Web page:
PRECIOUS THINGS: DONNA MAREE HANSON

Okay, I’m sick at home, and a whole bunch of my creative friends like this Precious Things idea, and they’ve sent me their spiels already. Sooooooooooo…… that’s enough of an excuse to pop another one up for our reading pleasure, isn’t it?

 

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Donna Maree Hanson is a Canberra-based writer of fantasy, science fiction, horror, and under the pseudonym Dani Kristoff, paranormal romance. Her dark fantasy series (which some reviewers have called ‘grim dark’), Dragon Wine, is published by Momentum Books (Pan Macmillan’s digital imprint). In April 2015, she was awarded the A. Bertram Chandler Award for ‘Outstanding Achievement in Australian Science Fiction’ for her work in running science fiction conventions, publishing and broader SF community contribution. Donna also writes young adult science fiction, with Rayessa and the Space Pirates and Rae and Essa’s Space Adventures out with Escape Publishing. In 2016, Donna  commenced her PhD candidature researching Feminism in Popular Romance. Her first Indie published book, Argenterra, was publishing in late April 2016. Argenterra is the first in an epic fantasy series (the Silverlands) suitable for adult and young adult readers. You can find out more about Donna at her website, but for now, here is the story of her literary treasure.

Precious Things: Donna Maree Hanson

 

Lee asked: what is your most precious literary treasure? What is your most precious literary possession? Tell me its story. Tell me why it’s so precious to you, and what it means to you.

This is a hard question. I don’t think I have any from my childhood like Lee does. I read but it wasn’t until I was nineteen that I really started to read again. I’ve always loved science fiction, which at that time was television: Star Trek; UFO; Blake’s 7; etc. In film, it was Star Wars that blew me away. So for books, I started with science fiction mainly. Asimov’s Foundation series took my brain apart and reassembled it, but at the time a lot of the content was over my head but it led me to read more SF that the local library had.

One day, though, a young friend gave me Stephen Donaldson’s Lord Foul’s Bane to read. I was 23 years old. I remember saying to him that I couldn’t get into it. He said just keep reading…and I did. Oh my God! I lived and breathed that book and the rest of the series. It changed how I thought about the world. (Now at that time I hadn’t read Lord of the Rings. Get it! I didn’t know that Donaldson had borrowed extensively from Tolkien.) I went around hugging trees, thinking that world was full of life, and I’d gaze at horse thinking back to Thomas Covenant and meeting the mythical horses and how he could feel them with his senses.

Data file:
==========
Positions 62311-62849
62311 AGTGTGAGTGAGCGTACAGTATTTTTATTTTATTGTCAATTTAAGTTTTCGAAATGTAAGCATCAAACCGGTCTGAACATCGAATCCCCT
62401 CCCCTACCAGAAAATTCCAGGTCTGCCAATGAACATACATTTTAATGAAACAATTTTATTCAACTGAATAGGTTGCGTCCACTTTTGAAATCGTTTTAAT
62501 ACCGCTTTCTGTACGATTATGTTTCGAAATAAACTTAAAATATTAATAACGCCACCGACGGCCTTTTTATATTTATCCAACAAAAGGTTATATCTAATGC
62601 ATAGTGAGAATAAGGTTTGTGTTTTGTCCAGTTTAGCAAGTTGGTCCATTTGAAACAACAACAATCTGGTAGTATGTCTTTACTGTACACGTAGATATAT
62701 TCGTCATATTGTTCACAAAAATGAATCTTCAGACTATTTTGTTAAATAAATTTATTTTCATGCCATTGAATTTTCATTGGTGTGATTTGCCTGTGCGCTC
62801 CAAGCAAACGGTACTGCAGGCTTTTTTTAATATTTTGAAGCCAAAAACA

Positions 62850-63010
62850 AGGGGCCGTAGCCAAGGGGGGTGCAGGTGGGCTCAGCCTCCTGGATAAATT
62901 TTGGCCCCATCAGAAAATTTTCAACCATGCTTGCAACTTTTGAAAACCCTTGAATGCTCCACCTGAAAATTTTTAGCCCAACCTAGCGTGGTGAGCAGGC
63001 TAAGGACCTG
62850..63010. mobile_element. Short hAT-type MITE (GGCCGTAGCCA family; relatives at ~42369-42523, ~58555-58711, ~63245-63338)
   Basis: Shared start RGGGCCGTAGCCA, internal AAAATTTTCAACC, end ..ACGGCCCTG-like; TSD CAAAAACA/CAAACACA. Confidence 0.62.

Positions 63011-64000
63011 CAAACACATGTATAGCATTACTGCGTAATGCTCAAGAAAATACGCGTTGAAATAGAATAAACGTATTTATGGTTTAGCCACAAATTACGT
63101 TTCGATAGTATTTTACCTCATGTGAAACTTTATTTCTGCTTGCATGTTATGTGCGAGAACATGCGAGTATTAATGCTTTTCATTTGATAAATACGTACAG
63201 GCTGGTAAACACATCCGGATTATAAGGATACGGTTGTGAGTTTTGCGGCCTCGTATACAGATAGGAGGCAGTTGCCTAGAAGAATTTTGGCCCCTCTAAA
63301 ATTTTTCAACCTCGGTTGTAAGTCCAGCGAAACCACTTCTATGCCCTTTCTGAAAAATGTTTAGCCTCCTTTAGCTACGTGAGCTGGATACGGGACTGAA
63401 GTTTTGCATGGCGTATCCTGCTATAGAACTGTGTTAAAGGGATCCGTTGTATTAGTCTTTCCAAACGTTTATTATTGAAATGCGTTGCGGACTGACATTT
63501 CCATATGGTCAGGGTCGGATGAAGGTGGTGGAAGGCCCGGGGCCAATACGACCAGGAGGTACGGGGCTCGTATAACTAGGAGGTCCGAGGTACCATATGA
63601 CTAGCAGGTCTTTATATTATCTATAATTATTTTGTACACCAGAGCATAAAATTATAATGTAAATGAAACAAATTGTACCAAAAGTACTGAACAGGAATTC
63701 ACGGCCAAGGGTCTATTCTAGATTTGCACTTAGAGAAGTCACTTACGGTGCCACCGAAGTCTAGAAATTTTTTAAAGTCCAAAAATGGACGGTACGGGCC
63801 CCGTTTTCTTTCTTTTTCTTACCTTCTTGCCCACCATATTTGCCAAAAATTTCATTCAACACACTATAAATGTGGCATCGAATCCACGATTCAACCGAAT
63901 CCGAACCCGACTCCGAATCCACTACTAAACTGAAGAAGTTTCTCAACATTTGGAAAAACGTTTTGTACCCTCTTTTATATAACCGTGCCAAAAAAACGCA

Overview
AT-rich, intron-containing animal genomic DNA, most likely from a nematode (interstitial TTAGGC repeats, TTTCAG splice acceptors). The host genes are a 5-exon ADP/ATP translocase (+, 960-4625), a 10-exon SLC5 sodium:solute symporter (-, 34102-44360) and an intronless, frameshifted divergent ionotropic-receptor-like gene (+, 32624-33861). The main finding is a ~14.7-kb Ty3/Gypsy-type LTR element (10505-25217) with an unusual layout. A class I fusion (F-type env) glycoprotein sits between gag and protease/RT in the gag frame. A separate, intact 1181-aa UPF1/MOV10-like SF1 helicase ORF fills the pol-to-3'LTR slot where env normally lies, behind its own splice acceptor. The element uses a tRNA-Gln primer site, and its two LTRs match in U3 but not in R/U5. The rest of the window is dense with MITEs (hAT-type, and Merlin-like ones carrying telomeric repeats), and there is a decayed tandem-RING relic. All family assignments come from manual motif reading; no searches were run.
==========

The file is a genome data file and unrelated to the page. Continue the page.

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Not only did I read this series, I reread it many times. I had a hard-cover edition of the first trilogy, but sadly I loaned it to someone and didn’t get it back before I left New Zealand. If I could get that again, I would. It would be up there with my literary treasures (as physical books). Right now I have to settle for some old paper back versions.

There was a dearth of fantasy at that time but it turned me into a fantasy reader. In 1986 when I came back to Australia there were more and more books and I was so excited. Julian May’s Saga of the Exiles, and like everyone I know I read David Eddings. But this first trilogy from Donaldson holds the place as the first for me. It rocked my world and changed me and stayed with me. It cemented me as a reader and its influences linger on.

A brief recap on the story:Thomas Covenant is a leper, an angry person. His wife had left him and he’d lost two fingers on his left hand (I think). Then he is magically transferred to the land where he is mistaken as a historical figure. The land heals him of his leprosy. Overwhelmed with feelings and lust he rapes a young girl– Lena– a deed which shapes his story in the world. He’s an antihero, probably the first I ever encountered. The world is depicted in exquisite detail and with poetic words and evocative descriptions. Characters that lived for me and that I treasured as almost real. At that time in my life I hadn’t even heard some of those words he used or seen them used in that way. There are evil creatures, minions of Lord Foul, and there are giants, lovely giants. Oh my god! Saltheart Foamfollower! I have loved you forever, and cried and cried when we said goodbye.

I went on to read a lot of Donaldson’s books, but it is his two book duology, Mordant’s Need, that now sits in the most reread books pile. I just have a soft spot for Geraden and Teresa…

I would have to say that Donaldson would have be one of my writing influences because of the effect his writing had on me.

In saying the above, there are so many books that I’ve read and loved and that have been special, but you asked for the most precious, even harder to say, but I chose the first awakening for me. Also, I haven’t really told you about the precious books I own and just like looking at….

Coming up: tonnes of cool people, including Anna Tambour, Michael Robotham, and Greg Chapman. 

 

 

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